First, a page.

By Kathy Hubbard
“Oh, you’re being so hormonal.” Yeah, that’s a statement that can rankle anyone’s bad mood. But actually, it might be a compliment. The series of glands that produce and secrete hormones, called the endocrine system, controls many different body functions. So, the fact that you slept last night is because you were “hormonal.” Hormones regulate respiration, metabolism, reproduction, sensory perception, movement, sexual development, and growth.
“Hormones are produced by glands and sent into the bloodstream to the various tissues in the body. They send signals to those tissues to tell them what they are supposed to do. When the glands do not produce the right amount of hormones, diseases develop that can affect many aspects of life,” The Hormone Health Network of the Endocrine Society says.
The primary hormone-producing glands are the hypothalamus and the pituitary. The hypothalamus gland is responsible for body temperature, hunger, moods, and the release of hormones from other glands. It also controls thirst, sleep and sex drive. The pituitary gland controls other glands and makes the hormones that trigger growth.
The parathyroid gland controls the amount of calcium in the body. The pancreas produces insulin, which helps keep blood sugar under control. The thyroid produces hormones associated with calorie burning and heart rate while the adrenal glands produce the hormones that control sex drive and cortisol, the stress hormone. Melatonin, the sleep hormone, is produced by the pineal gland.
In women, the ovaries secrete the three female sex hormones: estrogen, testosterone, and progesterone. Yes, women’s bodies make testosterone but not as much as men’s bodies whose testes produce testosterone and sperm.
“Everyone’s body changes, some natural and some not, that can affect the way the endocrine system works,” HHN says. “Some of the factors that affect endocrine organs include puberty, aging, pregnancy, the environment, genetics and certain diseases and medications, including naturopathic medicine, herbal supplements, and prescription medicines such as opioids or steroids.”
The endocrine system is one of your body’s primary communicators. “To ensure that everything runs smoothly (that is, your body functions as it should), certain processes must work properly,” Endocrineweb.com says. “The endocrine glands must release the correct amount of hormones.”
It also needs a healthy blood supply to transport the hormones, and there must be enough receptors at the target tissue. Then, those targets must be able to respond appropriately to the hormonal signal.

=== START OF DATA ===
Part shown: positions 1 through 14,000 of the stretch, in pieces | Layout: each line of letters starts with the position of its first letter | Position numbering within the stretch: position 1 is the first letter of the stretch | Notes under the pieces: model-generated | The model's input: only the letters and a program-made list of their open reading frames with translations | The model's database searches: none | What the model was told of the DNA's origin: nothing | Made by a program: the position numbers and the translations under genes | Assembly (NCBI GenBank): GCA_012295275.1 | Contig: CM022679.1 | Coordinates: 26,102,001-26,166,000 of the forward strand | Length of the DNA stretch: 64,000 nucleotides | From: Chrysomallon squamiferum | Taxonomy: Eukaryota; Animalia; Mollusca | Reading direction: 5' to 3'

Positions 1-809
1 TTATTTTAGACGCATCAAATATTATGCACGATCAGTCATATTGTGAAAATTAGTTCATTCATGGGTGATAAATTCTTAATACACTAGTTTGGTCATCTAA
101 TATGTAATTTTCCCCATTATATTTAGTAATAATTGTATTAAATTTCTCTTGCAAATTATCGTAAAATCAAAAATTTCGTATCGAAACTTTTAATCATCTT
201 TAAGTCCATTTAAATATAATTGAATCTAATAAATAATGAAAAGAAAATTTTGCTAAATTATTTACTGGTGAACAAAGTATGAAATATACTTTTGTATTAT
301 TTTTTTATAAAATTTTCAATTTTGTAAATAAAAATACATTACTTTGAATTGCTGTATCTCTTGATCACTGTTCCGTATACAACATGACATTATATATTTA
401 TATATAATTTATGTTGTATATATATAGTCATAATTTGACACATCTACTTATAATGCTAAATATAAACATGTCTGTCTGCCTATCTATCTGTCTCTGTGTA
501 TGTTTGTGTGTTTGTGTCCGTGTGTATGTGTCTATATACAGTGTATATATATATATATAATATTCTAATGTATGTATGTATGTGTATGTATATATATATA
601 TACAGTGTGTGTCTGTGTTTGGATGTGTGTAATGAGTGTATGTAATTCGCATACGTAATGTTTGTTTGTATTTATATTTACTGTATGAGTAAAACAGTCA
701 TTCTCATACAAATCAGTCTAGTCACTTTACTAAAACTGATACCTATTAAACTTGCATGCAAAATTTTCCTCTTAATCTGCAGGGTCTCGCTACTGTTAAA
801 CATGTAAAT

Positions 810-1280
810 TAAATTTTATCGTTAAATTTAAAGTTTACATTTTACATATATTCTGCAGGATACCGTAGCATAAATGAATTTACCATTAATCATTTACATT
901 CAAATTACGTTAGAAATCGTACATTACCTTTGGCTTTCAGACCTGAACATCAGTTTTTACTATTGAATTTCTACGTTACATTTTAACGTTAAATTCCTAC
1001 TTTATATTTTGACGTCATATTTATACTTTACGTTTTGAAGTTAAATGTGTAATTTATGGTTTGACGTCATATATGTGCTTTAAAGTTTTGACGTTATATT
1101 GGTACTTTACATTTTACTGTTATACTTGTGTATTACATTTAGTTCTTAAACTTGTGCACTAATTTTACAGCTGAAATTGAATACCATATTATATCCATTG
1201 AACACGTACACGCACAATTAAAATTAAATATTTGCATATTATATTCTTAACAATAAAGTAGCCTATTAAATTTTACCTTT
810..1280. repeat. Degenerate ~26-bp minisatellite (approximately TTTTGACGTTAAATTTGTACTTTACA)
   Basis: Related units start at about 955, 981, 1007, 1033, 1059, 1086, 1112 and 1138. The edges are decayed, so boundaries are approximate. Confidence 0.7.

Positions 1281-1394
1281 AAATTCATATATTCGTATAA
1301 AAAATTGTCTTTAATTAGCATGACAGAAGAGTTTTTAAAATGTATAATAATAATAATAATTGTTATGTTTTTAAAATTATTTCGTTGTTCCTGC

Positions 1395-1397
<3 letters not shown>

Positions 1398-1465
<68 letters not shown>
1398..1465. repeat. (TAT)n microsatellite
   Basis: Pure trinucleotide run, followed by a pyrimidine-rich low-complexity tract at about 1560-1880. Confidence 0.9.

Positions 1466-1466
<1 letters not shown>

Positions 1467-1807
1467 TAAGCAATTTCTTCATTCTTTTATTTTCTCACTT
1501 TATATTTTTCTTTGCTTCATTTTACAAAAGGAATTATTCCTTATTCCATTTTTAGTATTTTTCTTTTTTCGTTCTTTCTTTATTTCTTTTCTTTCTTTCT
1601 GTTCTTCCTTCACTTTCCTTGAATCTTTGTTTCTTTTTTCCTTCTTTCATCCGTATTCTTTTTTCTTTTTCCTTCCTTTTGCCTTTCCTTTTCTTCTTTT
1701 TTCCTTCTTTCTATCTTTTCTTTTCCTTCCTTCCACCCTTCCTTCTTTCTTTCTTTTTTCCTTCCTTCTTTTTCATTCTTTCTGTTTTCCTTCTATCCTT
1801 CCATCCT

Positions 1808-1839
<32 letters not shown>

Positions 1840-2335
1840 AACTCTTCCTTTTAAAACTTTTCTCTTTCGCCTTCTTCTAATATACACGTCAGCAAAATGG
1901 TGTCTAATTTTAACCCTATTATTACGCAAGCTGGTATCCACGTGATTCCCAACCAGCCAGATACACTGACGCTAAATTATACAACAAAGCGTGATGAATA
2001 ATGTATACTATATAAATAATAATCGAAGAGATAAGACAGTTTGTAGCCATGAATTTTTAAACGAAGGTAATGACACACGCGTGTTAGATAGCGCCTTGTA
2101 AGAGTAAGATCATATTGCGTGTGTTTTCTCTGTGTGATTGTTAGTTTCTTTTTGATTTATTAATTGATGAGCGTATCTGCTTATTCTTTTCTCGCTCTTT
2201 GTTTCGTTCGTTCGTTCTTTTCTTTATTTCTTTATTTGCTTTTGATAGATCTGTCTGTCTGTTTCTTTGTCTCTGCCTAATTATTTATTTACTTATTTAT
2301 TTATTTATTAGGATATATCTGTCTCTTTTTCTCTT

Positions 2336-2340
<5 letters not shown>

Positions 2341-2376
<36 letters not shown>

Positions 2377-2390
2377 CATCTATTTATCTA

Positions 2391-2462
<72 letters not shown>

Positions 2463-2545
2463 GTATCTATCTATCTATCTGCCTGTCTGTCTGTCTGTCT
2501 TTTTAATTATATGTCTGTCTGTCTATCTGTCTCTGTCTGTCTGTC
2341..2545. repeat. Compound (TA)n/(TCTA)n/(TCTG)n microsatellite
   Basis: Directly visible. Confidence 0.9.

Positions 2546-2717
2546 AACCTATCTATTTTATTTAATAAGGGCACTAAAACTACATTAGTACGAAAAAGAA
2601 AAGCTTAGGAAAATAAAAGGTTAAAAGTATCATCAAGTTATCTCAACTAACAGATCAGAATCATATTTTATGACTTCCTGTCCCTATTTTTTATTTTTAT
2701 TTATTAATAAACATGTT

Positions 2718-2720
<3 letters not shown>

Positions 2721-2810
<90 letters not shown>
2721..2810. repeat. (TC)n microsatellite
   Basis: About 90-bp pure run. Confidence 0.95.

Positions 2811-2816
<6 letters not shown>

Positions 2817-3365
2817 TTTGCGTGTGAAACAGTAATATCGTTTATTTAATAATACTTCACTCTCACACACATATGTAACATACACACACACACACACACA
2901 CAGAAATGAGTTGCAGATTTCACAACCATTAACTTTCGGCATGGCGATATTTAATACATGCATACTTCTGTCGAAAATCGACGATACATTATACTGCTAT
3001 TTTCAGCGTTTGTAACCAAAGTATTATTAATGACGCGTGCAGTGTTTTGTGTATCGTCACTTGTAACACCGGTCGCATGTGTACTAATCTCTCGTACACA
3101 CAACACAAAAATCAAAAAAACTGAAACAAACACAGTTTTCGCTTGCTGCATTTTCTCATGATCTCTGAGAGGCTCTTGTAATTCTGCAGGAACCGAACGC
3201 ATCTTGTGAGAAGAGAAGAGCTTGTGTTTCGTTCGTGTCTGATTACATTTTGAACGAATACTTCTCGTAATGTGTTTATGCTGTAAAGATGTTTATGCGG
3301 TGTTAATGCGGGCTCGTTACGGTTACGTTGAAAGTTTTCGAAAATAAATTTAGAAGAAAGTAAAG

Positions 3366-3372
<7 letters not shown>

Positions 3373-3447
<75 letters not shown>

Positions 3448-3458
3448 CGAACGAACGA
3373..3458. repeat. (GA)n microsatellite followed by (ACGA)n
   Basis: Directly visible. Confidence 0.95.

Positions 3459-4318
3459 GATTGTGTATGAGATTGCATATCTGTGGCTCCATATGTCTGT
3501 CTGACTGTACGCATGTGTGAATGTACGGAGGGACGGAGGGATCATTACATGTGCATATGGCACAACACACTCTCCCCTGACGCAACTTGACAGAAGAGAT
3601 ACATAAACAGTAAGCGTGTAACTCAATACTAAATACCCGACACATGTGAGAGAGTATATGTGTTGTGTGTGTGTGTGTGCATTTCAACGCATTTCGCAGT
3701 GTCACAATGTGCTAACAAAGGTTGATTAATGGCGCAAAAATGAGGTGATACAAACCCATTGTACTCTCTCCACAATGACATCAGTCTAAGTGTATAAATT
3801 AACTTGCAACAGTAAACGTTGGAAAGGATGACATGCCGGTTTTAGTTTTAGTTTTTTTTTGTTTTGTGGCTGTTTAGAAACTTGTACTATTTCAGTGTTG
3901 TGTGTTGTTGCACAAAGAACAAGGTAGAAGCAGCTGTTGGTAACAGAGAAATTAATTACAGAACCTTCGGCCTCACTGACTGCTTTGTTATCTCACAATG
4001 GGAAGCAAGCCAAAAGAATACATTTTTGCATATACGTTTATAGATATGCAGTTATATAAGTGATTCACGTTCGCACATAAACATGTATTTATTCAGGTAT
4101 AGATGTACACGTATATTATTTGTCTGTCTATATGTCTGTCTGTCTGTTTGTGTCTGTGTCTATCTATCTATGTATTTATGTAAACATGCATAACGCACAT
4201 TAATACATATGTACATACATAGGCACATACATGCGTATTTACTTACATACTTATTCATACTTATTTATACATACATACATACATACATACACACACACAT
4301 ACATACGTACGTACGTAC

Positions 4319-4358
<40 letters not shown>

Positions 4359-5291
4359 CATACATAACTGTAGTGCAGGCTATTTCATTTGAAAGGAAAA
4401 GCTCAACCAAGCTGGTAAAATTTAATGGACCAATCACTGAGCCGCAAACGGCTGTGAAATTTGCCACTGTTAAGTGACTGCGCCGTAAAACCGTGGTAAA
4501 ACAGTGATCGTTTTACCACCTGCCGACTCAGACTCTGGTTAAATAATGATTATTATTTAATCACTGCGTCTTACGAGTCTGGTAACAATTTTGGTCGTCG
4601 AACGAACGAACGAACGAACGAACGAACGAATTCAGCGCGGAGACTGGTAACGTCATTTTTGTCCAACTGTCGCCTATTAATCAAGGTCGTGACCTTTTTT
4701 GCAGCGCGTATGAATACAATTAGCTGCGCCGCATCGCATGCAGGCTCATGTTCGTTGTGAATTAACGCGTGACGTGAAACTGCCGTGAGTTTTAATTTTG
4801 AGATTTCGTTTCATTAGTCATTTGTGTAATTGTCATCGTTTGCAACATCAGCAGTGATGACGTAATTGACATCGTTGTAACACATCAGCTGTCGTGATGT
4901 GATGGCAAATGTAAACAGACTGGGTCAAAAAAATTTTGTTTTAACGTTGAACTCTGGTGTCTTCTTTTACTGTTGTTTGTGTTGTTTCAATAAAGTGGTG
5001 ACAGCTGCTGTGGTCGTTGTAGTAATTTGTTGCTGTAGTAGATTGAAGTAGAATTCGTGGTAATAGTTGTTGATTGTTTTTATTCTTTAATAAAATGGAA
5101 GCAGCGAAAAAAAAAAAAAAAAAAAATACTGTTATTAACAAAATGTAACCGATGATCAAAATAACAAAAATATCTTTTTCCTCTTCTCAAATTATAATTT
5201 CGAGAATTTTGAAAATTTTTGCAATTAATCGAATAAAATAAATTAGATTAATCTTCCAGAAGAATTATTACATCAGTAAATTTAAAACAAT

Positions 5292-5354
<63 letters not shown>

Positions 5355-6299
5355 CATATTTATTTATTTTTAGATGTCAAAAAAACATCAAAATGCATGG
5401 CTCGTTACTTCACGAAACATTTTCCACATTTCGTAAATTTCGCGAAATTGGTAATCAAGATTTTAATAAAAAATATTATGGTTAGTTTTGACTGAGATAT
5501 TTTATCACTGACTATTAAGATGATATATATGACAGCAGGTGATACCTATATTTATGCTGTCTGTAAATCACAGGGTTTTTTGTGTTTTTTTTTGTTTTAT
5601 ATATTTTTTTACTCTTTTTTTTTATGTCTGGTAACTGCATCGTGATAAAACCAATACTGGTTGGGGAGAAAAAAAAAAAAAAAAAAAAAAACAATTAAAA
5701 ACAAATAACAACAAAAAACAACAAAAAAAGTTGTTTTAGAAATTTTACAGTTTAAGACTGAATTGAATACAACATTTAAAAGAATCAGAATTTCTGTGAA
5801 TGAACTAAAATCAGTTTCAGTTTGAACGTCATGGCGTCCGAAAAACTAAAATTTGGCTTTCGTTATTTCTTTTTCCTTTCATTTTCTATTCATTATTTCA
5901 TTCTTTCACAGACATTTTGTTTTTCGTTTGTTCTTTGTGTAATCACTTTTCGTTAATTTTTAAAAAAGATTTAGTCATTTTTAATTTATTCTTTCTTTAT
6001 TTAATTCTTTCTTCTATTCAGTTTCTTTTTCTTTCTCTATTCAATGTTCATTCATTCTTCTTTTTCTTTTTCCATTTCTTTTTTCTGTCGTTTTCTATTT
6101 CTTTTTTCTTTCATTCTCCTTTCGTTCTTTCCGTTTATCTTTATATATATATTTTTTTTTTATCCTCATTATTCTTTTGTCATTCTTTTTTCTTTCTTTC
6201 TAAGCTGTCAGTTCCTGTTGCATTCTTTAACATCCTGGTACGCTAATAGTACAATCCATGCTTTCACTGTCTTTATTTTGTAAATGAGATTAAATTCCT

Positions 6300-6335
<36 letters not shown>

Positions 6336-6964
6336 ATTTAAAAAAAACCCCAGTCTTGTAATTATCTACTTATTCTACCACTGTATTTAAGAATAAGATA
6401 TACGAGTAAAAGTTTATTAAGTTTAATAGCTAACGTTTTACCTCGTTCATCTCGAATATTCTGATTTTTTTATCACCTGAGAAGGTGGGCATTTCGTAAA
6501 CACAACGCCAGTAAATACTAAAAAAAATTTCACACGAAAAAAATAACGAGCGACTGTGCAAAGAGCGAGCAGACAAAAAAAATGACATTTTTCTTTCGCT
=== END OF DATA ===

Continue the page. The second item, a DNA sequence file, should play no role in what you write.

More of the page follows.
“Endocrine diseases are common and happen even when one step in the process doesn’t work as it should,” Endocrineweb says.
An article in Healthline compares hormonal imbalance to baking a cake. Too little or too much of an ingredient will affect the result. “While some hormone levels fluctuate throughout your lifetime and may just be the result of natural aging, other changes occur when your endocrine glands get the recipe wrong.”
The following symptoms are common hormonal imbalance conditions that affect both men and women: weight gain or unexplained weight loss, fatigue, increased sensitivity to cold or heat, constipation or more frequent bowel movements, dry skin, puffy face, increased or decreased heart rate, muscle weakness, and frequent urination.
Also, muscle aches, tenderness, and stiffness; pain, stiffness or swelling in your joints; thinning hair or fine, brittle hair; increased hunger; depression; decreased sex drive; infertility; nervousness, anxiety or irritability; blurred vision and sweating; a fatty hump between the shoulders, and purple or pink stretch marks.
The most common endocrine disease in the United States is diabetes. Other disorders include osteoporosis, thyroid cancer, Addison’s disease, Cushing’s disease, Grave’s disease, and Hashimoto’s Thyroiditis.
As you might suspect, the symptoms of an endocrine disorder vary widely depending on which gland is involved. However, WebMD says that “most people with endocrine disease complain of fatigue and weakness.”
Your primary care provider will most likely order blood and urine tests to check your hormone levels. Then, perhaps some diagnostic imaging tests will be utilized to help “locate or pinpoint a nodule or tumor,” WebMD says.
“Treatment of endocrine disorders can be complicated, as a change in one hormone level can throw off another,” they explain.
Medications have proven effective in controlling many endocrine disorders. I urge you to see your healthcare provider before taking over-the-counter supplements. Stay tuned; next week, we’ll delve into hormone issues specific to men, women, and children.
Kathy Hubbard is a member of Bonner General Health Foundation Advisory Council. She can be reached at firstname.lastname@example.org.